[A version of this item appears in: Dementia: the Latest Evidence Newsletter (RWHT), Volume 2 Issue 10, May 2012].
In January 2012 the Prime Minister made calls for higher standards of nursing care and compassion. One of his main recommendations was for NHS hospitals to encourage hourly nursing rounds, to ensure patients’ essential care needs are met. This approach goes by the term “intentional rounding” in the US, while in the UK similar nursing practices are usually referred to as “care rounds” or “comfort rounds”.
This Policy Plus briefing examines different approaches to intentional rounding and reviews the evidence. Evidence suggests intentional rounding reduces the use of call bells and improves care because nurses detect problems earlier. Nurses also enjoy improved interactions with patients. Clinical outcomes include improvements to pain management, decreased falls and fewer pressure ulcers. Hydration and nutritional standards should be improved for dementia patients. Patient reported outcomes include a generally improved patient experience, higher patient satisfaction and a reduction in patient complaints.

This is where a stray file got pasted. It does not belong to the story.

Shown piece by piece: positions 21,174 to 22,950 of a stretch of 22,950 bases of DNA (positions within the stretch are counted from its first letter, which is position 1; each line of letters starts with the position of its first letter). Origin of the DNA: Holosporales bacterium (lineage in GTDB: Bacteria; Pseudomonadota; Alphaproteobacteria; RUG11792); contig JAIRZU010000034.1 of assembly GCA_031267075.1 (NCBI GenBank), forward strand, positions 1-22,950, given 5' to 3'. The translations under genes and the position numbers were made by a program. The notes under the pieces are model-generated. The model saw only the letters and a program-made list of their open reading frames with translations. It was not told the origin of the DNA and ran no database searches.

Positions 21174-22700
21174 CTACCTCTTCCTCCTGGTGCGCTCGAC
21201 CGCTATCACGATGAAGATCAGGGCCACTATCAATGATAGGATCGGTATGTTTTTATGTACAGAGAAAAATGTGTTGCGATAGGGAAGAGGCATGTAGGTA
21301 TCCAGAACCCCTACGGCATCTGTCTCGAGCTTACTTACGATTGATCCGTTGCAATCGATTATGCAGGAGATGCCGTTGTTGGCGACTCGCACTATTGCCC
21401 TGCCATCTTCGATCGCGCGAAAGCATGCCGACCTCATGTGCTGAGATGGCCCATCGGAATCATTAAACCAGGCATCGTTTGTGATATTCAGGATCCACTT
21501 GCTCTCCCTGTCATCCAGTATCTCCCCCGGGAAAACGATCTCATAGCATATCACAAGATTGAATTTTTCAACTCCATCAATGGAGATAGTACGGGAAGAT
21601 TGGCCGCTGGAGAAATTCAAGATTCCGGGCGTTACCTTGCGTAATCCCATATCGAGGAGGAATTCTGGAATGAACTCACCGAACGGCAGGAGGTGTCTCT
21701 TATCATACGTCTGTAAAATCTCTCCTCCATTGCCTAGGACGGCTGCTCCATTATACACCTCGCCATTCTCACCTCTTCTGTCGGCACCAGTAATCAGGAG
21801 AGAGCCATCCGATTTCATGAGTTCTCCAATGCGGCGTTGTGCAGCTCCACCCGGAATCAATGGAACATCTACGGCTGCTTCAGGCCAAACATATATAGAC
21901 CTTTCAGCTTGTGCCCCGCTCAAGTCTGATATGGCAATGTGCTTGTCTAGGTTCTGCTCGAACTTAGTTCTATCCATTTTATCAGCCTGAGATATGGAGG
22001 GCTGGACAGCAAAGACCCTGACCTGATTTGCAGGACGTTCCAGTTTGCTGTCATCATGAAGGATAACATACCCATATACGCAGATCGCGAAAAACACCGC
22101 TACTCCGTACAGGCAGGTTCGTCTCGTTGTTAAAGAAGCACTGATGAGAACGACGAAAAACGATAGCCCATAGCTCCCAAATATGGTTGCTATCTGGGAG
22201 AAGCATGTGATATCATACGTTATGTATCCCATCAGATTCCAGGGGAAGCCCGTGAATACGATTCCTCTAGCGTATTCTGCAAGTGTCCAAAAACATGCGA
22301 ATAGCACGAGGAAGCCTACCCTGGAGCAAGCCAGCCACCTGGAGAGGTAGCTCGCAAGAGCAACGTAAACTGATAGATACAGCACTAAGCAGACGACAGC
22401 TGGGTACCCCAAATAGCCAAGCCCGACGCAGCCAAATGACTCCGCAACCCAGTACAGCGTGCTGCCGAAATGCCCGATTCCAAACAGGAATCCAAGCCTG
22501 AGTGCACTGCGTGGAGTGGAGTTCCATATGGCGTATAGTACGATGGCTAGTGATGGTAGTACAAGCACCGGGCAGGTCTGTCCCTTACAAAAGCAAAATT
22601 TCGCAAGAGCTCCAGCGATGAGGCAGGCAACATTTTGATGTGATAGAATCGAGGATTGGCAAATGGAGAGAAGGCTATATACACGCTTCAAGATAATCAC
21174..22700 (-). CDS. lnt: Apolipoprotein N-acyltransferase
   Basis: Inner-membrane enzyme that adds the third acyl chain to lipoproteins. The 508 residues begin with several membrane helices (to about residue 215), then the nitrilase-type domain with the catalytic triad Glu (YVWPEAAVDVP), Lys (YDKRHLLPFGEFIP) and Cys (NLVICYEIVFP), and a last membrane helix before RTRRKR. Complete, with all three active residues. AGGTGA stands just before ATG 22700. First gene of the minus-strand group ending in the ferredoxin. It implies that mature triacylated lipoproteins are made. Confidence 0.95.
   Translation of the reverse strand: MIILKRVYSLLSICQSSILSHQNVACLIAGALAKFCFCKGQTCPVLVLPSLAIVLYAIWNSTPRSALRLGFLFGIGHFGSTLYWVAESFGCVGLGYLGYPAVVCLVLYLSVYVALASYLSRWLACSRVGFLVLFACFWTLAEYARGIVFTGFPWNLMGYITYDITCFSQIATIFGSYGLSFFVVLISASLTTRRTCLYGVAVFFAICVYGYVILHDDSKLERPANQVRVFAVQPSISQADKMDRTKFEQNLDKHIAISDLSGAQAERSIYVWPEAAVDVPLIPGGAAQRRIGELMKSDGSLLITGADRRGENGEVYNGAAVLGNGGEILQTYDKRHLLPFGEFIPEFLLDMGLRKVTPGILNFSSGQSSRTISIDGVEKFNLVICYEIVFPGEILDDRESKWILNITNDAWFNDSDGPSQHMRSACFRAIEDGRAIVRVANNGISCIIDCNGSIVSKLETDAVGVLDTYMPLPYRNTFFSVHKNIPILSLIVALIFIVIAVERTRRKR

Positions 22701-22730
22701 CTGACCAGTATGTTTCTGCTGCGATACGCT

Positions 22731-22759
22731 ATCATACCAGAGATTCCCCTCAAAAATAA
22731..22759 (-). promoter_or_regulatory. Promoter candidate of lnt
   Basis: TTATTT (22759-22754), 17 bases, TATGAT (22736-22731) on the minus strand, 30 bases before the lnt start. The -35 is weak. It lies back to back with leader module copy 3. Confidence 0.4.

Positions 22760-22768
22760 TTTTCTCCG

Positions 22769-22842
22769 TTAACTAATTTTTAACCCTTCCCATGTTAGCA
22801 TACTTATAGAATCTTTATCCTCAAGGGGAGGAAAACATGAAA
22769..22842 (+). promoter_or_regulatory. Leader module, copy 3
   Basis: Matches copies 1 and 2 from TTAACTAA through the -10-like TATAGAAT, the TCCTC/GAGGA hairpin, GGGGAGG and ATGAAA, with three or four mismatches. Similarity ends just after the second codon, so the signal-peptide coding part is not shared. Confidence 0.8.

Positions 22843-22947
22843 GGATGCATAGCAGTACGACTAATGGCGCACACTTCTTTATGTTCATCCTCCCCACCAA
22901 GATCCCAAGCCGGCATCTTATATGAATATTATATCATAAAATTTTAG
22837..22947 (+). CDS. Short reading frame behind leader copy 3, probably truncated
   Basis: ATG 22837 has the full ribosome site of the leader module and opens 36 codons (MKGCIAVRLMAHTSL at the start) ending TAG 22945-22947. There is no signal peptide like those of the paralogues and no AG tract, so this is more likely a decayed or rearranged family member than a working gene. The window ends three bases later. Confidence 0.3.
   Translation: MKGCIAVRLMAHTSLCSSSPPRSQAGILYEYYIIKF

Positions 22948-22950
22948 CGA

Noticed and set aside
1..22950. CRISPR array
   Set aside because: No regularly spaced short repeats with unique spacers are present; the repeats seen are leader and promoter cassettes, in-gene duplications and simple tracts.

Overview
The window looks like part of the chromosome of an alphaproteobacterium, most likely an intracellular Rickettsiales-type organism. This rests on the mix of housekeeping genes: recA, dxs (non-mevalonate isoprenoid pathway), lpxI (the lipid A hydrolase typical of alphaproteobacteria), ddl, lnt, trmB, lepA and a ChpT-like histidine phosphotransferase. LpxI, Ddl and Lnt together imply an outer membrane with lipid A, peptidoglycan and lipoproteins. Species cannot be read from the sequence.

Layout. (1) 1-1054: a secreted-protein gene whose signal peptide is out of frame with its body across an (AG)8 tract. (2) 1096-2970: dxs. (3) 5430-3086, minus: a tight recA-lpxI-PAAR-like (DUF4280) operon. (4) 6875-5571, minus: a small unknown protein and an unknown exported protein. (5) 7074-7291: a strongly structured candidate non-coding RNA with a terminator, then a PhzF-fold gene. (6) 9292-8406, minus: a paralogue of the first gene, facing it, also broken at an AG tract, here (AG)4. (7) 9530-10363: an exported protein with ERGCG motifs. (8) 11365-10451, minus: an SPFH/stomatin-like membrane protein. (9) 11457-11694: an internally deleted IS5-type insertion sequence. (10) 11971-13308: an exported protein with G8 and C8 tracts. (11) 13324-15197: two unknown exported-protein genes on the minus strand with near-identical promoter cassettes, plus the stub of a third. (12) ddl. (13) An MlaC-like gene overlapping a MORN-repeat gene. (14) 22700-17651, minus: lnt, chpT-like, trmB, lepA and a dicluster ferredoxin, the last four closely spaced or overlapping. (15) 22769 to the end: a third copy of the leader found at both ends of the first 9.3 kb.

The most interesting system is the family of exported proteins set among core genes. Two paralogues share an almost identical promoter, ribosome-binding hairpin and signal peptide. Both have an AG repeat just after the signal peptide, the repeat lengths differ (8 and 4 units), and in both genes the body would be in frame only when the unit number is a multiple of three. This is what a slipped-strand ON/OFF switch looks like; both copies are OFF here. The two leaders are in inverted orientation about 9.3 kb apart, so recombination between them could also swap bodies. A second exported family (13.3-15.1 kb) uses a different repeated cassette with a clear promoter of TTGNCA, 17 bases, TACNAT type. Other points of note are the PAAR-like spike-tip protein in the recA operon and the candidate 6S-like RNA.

Further UK research is required to study cost-effectiveness, sustainability and cost implications.
Piner, S. (2012). Intentional Rounding: What is the evidence? Policy Plus Evidence, Issues and Opinions in Healthcare. Issue 35, April 2012.
Lucas, B. [et al] (2010). Proactive patient rounding: developing nursing practice to improve the quality of patient care. London: Whipps Cross University Hospital Trust, November 2010.